What is anger doing for us?

Rob Paterson talks about his work with KETC hosting conversations on the subject of immigration: Why are so many people so angry? Often he writes the stated reasons are about loss of jobs and crime…

But I wonder is that really the source of the anger? After all I don’t see this fuss about crime generally. I don’t see a big fuss against all the employers who have shuttered workplaces and exported jobs abroad. I don’t see the fuss about how technology has driven jobs away and lowered wages

I get the sense that anger seems to drive a lot of politics. I don’t subscribe to the view that anger is a “bad” emotion; it can be very energising. But I think it sometimes provides a way to establish a sense of power or relationship where people would otherwise struggle to do so.

By chance this morning I reread my post quoting Ekso Kilpis on complexity. He suggested we shift our focus from what we should be doing to what we are doing and said

Our focus should be on the communicative interaction creating the continuously developing pattern that is our life.

I think Rob is asking that kind of question.

4 thoughts on “What is anger doing for us?

  1. David Gurteen

    Dave Snowden says something about KM very similar to Esko

    “Knowledge Management should be focused on real, tangible intractable problems not aspirational goals. It should deal pragmatically with the evolutionary possibilities of the present rather then seeking idealistic solutions.”

    This is quite a change to current ways of thinking about the world. I am in Esko’s and Dave’s camp.

    Carpe Diem!

    best wishes David

  2. Earl Mardle

    Couple more observations about anger – it is so often directed at others and removes the angry person from the responsibility to act – “They failed me” “They did this to me” and so on.

    Secondly it enables demagogues to drive mobs. The demagogue takes on the task – Vote me in and I will deal with “Them”


    The one and only time I met Craig Newmark in SF in about 2003 he talked about cycling and the anger that motorists exhibited towards people on bikes.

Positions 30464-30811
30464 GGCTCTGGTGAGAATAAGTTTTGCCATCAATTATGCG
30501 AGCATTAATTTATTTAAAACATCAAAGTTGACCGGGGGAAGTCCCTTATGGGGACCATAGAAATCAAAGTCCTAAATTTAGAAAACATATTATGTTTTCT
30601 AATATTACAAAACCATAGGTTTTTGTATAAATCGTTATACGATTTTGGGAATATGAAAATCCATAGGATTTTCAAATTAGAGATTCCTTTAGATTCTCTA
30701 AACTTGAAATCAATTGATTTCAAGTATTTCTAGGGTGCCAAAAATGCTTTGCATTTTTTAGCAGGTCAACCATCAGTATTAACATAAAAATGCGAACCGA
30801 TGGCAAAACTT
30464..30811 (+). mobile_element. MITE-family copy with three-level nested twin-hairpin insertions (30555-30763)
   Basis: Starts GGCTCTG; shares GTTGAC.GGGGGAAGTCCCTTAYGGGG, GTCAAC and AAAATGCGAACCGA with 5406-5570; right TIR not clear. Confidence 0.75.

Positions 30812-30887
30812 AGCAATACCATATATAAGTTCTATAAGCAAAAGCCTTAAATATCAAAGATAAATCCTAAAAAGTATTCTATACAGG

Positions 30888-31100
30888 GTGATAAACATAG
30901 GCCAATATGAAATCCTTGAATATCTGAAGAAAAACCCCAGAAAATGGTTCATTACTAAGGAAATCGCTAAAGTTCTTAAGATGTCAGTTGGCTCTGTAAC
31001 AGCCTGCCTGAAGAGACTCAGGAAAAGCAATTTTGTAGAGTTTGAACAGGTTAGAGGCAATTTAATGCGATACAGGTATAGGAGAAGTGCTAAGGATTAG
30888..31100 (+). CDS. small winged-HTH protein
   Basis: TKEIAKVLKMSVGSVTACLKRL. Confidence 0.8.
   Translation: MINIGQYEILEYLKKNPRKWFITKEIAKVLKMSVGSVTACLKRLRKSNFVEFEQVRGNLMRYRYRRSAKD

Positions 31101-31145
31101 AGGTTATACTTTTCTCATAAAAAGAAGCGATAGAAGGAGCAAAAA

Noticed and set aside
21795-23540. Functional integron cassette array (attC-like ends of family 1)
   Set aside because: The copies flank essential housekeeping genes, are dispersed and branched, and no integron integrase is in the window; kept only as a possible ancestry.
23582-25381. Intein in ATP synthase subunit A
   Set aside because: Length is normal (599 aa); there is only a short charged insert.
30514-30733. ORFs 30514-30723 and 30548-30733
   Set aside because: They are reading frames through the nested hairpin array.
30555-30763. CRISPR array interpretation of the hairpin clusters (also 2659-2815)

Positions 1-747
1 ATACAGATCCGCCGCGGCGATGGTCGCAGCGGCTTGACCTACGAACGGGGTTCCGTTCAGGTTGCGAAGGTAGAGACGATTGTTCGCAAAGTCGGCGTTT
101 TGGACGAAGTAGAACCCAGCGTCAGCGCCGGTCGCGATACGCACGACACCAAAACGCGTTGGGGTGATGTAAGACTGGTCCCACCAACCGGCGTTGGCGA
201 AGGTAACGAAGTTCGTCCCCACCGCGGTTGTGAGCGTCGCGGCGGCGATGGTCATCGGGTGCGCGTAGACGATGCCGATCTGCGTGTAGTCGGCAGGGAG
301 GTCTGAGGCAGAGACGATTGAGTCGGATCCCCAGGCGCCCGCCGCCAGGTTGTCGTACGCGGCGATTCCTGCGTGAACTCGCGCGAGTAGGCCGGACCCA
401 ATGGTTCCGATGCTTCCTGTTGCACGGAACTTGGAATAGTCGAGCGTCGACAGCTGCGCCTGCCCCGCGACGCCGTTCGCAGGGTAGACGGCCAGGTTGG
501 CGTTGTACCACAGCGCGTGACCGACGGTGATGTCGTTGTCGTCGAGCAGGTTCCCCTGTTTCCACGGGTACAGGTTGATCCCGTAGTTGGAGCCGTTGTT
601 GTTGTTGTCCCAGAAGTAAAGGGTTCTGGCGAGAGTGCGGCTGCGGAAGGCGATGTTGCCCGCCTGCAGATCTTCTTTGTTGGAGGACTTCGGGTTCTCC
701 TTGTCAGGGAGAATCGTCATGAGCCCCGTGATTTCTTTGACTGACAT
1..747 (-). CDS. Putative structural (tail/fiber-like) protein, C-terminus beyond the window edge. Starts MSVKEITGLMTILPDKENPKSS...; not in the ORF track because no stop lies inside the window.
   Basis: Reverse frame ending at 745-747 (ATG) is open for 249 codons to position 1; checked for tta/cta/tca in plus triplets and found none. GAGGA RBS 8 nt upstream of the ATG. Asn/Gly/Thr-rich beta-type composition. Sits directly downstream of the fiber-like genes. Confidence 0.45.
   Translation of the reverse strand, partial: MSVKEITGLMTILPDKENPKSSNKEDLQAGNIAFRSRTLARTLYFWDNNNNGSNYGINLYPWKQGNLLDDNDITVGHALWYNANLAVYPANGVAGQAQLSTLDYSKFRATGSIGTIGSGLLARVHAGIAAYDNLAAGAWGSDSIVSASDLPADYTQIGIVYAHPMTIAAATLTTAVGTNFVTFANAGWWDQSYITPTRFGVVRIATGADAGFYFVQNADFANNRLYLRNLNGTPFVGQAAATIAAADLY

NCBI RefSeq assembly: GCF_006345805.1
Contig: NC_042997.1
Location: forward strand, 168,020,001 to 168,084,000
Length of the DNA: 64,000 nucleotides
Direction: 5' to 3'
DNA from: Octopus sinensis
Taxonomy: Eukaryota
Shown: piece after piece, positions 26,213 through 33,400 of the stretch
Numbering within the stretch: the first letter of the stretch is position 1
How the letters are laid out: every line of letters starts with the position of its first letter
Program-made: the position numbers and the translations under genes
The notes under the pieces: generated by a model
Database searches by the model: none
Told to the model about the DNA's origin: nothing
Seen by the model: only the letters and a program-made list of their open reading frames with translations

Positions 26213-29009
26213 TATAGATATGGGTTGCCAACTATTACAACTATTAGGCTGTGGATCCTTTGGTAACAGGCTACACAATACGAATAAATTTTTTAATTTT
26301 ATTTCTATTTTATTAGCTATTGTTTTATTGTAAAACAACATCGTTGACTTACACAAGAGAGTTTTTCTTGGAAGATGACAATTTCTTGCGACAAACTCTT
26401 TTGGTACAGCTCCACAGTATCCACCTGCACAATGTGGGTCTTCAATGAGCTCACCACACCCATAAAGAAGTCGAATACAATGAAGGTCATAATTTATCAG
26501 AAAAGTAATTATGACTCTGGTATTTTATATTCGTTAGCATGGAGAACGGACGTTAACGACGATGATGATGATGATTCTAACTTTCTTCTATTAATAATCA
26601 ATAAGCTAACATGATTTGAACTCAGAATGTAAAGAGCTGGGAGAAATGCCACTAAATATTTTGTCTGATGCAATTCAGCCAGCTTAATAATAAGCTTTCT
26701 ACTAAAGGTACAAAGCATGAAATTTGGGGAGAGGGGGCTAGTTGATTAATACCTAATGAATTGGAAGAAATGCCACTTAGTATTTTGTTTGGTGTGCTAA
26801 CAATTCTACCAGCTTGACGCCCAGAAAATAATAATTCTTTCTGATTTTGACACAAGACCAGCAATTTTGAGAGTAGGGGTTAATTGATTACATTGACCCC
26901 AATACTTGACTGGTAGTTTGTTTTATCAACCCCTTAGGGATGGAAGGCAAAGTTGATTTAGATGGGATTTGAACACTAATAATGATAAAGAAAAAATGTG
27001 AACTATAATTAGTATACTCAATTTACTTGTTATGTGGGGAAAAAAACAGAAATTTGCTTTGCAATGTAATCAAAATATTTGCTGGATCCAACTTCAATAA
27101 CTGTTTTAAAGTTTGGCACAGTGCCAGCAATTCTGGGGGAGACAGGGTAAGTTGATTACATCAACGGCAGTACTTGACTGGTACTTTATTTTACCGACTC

He said, “if anyone can harness that anger for political purposes they will have an unbeatable machine”.

    I’ve often thought of that as I watch the right wing do exactly that, especially in the US. We talk about formless unease and generalised fear on which politicians prey, but we rarely mention the underlying rage that seems to infect so many of us.

    Its as if we suffer from some kind of collective Tourettes syndrome and it acts as a deep well of malevolent energy that we draw from at our peril.

    And that’s the difference I think. Anger is a response to some specific event or circumstance and it can serve us reasonably well, but rage is something altogether different.

    Rage uses anger as the conduit into the world where it expresses itself completely out of proportion to the apparent stimulus. When that happens we have to ask where the rage comes from.

    We talk a lot about terrorism but so little about the underlying rage that drives people to the point where they are prepared to die as long as they can take enough others with them.

    Maybe its just existential, but maybe its generational injustice, exploitation and the contempt of others. Until we have a legitimate public discussion about that, none of the mitigation strategies will have any effect at all.


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